By Chukwuma Ajakah
In this interview with Vanguard, quintessential Nigerian artist, Babalola Dare Lawson, talks about the prospects in arts, his over two decades career as a studio artist whose work projects African culture, and his planned exhibition scheduled for 2023. Excerpts:
Tell us briefly about yourself.
I am Babalola Dare Lawson, born 1973, I studied under Femi Johnson in Osogbo.
How would you categorize your work?
I have participated in many art exhibitions and three solo exhibitions. I’ve also been involved in the publication of four books with many news media.
I mean your most preferred medium of expression?
As a contemporary artist, I develop my style from Osogbo movement of art. I work with acrylic and ink on canvas
Are you a full-time studio artist or you do a few other things to augment your income?
I’ve been a full-time studio artist since 1996 till now. I moved into Lagos, present base, in 1999.
What are the issues you explore through arts?
Character of my environment with things that go on in Africa
Things like what?
Politics, culture and our way of life
Tell us about some of the art exhibitions you participated in. How did they impact your career?
I have participated in Art on Wheel in Accra, Ghana, Last Picture Show in Cameroon, 50th anniversary of Alliance Française, The Way We Are at Nimbus Art Center, Lagos and three auctions like Arthouse Contemporary Auction, Sogal Auction with Signature Art Gallery and My Dream Auction.
Art thrives on inspiration. In other words, something triggers the creative fire in you. What inspires you?
Sometimes, in people’s conversations, the expressions on their faces bring out the beast in my stokes.
Which of the art events or exhibitions do you consider most memorable and why?
The last picture show in Cameroon. The way people reacted to my paintings with huge media house interviews.
Was it tagged, Picture Show? What was it all about?
It was all about bringing African artists together to express their feelings about the continent.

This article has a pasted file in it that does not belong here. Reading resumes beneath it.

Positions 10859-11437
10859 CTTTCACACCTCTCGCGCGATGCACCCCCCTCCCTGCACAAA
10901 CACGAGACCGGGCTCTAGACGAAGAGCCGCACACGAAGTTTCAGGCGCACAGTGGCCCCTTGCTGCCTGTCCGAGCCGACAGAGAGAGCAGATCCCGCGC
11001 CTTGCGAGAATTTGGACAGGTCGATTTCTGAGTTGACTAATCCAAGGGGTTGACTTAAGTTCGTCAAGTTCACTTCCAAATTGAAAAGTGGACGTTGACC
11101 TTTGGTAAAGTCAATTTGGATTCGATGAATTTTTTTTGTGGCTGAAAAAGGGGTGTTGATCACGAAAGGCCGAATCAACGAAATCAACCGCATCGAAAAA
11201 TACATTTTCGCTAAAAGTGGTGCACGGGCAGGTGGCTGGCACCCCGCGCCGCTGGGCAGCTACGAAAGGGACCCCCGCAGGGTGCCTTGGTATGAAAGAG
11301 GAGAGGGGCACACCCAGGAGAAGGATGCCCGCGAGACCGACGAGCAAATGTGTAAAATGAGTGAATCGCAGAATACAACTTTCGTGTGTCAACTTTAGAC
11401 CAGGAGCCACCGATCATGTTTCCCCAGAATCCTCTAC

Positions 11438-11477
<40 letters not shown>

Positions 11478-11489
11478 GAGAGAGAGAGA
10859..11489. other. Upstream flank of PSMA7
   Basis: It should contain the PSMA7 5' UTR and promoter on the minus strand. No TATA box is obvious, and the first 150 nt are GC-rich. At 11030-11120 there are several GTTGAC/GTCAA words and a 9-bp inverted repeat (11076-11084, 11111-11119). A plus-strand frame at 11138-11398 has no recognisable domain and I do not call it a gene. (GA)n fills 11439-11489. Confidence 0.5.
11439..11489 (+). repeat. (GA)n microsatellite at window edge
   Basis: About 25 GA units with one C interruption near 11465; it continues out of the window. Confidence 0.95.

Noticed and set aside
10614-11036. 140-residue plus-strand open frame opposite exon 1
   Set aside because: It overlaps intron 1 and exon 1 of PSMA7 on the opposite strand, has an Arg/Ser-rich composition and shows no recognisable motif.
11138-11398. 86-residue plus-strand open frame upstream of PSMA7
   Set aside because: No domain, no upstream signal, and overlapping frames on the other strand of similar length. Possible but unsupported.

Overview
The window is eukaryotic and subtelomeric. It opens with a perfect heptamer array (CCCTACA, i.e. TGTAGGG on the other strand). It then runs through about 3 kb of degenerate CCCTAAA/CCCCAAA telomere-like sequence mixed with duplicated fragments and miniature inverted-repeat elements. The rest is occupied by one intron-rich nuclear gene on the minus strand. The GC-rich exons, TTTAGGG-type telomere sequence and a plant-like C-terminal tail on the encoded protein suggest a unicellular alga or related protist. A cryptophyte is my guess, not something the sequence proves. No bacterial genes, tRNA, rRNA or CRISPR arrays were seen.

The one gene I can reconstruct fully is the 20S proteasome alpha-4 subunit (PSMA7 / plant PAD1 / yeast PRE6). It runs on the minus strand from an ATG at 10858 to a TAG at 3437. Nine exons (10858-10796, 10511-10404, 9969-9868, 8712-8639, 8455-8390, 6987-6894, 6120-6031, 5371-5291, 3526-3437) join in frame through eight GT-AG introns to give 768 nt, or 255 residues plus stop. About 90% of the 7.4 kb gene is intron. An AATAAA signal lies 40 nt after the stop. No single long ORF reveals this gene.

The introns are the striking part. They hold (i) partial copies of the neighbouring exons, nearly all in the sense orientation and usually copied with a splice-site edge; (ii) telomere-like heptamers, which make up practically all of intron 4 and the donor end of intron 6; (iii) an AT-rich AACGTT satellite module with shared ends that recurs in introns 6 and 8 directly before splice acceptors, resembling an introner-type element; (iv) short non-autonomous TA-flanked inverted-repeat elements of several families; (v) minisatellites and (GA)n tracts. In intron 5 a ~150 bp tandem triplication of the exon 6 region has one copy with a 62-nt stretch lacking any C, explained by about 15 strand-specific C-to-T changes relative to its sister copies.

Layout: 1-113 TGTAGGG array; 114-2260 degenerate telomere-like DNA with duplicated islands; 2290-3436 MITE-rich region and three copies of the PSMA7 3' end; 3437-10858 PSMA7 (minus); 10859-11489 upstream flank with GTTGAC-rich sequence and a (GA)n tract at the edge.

About how many paintings have you produced so far? Tell us some of the titles.
I can’t really count, but they are more than five hundred paintings.
Are you on any project at present?
I’m working on my upcoming exhibition slated for next year.
In what ways do your works promote African culture or value system?
The way we dress, our way of communicating with one another and our beautiful landscapes.
There must be some masters you look up to as mentors in your career. Can you mention a few of them?
Twins Seven-Seven, Munrina Oyelami , Femi Johnson, and Glover
Tell us a bit about the planned exhibition.
The title is “My Mind”. It will feature 50 paintings designed to mark my 50th.
Wow! That’s deep. Congratulations in advance! Having been on this journey for over two decades now, you must have something to share with aspiring artists, regarding the prospects and challenges of being an artist.
First, I must say that going into art doesn’t make you rich, but it gives you the opportunity to be counted in society. It also gives you room to express your mind about unseen things that people who have less knowledge of how to create imaginatively.
You can’t start as a “master know it all”. The only way to improve is to keep on moving day by day, exploiting every available material. Art affords you opportunities to travel and export your culture to other parts of the world. However, focus is the name of the game and tolerance makes it prosperous.